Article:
Collectively, Americans carry trillions in household debt, with mortgages the biggest burden by far. With home values higher than ever and the U.S. population continuing to grow, the raw total of outstanding mortgages is at record levels.

Still, a mortgage is generally considered “good” debt, and it’s the cheapest  way to borrow for many Americans. For those who locked in super-low rates during the pandemic, there’s no real urgency to pay it off, either.

With mortgage rates now in the 7 percent range, however, this type of loan isn’t as attractive to some. What’s more, 49 percent of Americans agree mortgage rates will remain elevated for the foreseeable future, according to an October 2023 Bankrate survey.

Key average mortgage debt insights


Annual average mortgage debt

Mortgage debt is the heavyweight when it comes to household debt, dwarfing credit card balances, student loans and auto loans. Since 2013, mortgage debt has steadily risen. Since the pandemic, increases in home prices and interest rates kicked the climb into overdrive.

Average mortgage debt by generation

Americans generally begin taking on debt as young adults, taper off their pace of borrowing in middle age and work to pay off loans near or during retirement.

Generation Average mortgage debt
Source: Experian
Generation Z $229,897
Millennials $295,689
Generation X $277,153
Baby boomers $190,441
Silent Generation $141,148

For each generation, this trend has taken place in tandem with mortgage rate fluctuations and home price appreciation, which has accelerated dramatically in recent years. In February 2012, the median existing-home price was $155,600, according to the National Association of Realtors. By the same time in 2017, the median was $228,200. As of November 2023, the median home price was $387,600.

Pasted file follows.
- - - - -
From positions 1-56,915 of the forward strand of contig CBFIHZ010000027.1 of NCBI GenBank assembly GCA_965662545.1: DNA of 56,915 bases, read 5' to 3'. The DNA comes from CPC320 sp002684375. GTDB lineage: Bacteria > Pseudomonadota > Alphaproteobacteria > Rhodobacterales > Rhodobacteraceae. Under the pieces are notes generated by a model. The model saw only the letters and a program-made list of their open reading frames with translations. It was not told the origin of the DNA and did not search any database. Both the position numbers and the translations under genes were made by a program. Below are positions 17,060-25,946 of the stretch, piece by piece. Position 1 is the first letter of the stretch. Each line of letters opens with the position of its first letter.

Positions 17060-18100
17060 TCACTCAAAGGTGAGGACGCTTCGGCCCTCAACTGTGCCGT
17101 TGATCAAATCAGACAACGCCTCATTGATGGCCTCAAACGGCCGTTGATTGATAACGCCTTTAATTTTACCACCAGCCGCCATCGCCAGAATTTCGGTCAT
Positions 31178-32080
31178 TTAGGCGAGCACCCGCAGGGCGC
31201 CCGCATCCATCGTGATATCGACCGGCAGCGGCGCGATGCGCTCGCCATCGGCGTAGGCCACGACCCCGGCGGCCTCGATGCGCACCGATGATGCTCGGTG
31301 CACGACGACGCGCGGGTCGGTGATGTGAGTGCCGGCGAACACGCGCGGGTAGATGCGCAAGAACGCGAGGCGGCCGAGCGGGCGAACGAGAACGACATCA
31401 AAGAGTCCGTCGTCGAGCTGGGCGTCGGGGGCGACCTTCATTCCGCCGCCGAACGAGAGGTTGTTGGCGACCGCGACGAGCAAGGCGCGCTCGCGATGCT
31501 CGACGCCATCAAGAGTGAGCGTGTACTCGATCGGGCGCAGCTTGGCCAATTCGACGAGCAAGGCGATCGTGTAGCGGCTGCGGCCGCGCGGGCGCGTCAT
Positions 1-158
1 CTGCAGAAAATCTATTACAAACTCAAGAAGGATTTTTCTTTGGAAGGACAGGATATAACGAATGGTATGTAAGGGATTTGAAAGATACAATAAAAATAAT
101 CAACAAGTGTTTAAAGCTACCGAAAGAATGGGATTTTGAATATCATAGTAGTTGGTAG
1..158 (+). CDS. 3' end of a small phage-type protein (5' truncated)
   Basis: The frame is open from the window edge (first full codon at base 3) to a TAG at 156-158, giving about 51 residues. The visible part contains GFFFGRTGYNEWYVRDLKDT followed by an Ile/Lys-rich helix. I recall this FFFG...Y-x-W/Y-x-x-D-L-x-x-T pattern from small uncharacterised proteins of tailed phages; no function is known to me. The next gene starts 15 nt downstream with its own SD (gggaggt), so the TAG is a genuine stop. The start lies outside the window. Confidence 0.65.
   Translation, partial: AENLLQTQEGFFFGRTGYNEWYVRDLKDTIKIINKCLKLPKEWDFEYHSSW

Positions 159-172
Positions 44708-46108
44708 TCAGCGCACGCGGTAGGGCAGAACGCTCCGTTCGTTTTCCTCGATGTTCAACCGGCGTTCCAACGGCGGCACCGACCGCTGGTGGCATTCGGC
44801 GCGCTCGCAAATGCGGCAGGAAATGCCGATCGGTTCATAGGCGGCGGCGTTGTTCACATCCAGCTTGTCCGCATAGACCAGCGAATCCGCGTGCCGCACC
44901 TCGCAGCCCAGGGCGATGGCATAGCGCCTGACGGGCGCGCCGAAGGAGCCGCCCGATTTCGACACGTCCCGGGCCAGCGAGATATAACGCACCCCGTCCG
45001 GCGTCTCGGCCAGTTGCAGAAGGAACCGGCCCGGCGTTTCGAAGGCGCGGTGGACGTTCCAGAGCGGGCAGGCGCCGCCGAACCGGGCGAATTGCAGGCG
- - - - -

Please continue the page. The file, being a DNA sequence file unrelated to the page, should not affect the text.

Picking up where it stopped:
States with the highest and lowest mortgage debt

These states had the highest average mortgage balance per borrower as of the end of 2022, according to Experian:

  1. District of Columbia – $492,745
  2. California – $422,909
  3. Hawaii – $387,277
  4. Washington – $331,658
  5. Colorado – $319,981

In these states, borrowers are much closer to paying off their home loans:

  1. West Virginia – $124,445
  2. Mississippi – $139,046
  3. Ohio – $139,618
  4. Indiana – $141,238
  5. Kentucky – $144,222

How mortgage debt compares to other household debt

Mortgage debt makes up the largest portion of household debt, but because the payments are often spread out over decades, they don’t have as outsized an impact on a household’s monthly budget — especially when compared to higher-interest debt like credit card balances.

Here are stats related to other common types of debt, according to the Federal Reserve Bank of New York:

  • Auto loans: Total auto loan debt came to $1.6 trillion as of Q3 2023, an increase of $13 billion from the previous quarter.
  • Credit card debt: Total credit card debt came to $1.08 trillion as of Q3 2023, an increase of $48 billion from the previous quarter.
  • Student loans: Total student loan debt came to $1.6 trillion as of Q3 2023, an increase of $30 billion from the previous quarter.

That longevity works to borrowers’ advantage in another way: Each monthly payment you make builds your home equity, which can be leveraged over time to help further your financial goals.

Additional reporting by Agnes Gaddis